Rodrigo Duterte was sworn in Thursday as president of the Philippines, with some hoping his maverick style will energize the country, but others fearing he will undercut one of Asia's liveliest democracies amid threats to kill criminals en masse. The 71-year-old former prosecutor and longtime mayor of southern Davao city won a resounding victory in May's elections. Duterte, who begins a six-year term as president, captured attention with promises to cleanse the nation of criminals and government crooks within six months—an audacious pledge that was welcomed by many crime-weary Filipinos, but alarmed human rights watchdogs and the influential Roman Catholic church, the AP reports.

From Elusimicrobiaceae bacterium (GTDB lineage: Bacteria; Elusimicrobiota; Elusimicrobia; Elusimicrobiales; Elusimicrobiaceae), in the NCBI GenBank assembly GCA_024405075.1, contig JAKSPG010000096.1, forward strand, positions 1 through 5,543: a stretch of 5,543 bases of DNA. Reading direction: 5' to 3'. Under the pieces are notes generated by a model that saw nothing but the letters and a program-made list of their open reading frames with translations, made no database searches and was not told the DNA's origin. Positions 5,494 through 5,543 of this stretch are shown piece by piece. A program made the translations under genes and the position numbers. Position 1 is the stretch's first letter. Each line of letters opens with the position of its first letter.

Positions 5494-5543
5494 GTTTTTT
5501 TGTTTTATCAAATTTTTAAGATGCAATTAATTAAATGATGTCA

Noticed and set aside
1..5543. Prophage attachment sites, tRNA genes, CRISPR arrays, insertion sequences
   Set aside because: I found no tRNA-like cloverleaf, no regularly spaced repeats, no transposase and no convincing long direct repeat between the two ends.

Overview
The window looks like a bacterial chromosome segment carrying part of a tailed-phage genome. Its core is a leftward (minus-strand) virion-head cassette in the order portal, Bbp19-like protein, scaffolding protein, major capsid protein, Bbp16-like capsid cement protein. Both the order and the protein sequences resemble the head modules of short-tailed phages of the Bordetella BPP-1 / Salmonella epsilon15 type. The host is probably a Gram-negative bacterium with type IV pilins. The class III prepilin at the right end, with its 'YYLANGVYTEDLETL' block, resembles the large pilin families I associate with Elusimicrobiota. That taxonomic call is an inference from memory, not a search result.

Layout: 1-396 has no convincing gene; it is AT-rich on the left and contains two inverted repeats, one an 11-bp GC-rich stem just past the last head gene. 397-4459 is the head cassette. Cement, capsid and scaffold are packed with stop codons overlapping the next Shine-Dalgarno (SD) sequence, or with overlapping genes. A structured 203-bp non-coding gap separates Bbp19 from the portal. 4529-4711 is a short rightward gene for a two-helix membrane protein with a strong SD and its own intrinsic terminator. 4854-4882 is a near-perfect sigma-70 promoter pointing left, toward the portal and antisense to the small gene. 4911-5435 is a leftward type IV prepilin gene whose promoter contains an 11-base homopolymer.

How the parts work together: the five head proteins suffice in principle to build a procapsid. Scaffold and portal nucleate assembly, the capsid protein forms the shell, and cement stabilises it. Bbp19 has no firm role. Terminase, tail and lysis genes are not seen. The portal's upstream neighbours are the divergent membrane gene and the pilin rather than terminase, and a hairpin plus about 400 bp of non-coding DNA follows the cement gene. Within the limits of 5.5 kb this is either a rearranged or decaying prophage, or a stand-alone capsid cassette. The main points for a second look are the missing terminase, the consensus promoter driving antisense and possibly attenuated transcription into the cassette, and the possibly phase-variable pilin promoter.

Shortly after Duterte's election win, policemen launched an anti-drug crackdown under his name, leaving dozens of drug-dealing suspects dead in gunfights with police or in mysterious circumstances. Days before his swearing in, Duterte was threatening criminals with death if they wouldn't reform. "If you destroy my country, I will kill you," he said during the last flag-raising ceremony he presided as mayor in Davao city this week. The Wall Street Journal reports that Duterte has chosen former Davao police chief Ronald Dela Rosa to head the national police force. Duterte's targets for wiping out crime can be reached and drug suspects "will be given the right to remain silent—forever," Dela Rosa recently told reporters. (Manny Pacquiao won a Senate seat in the same election.)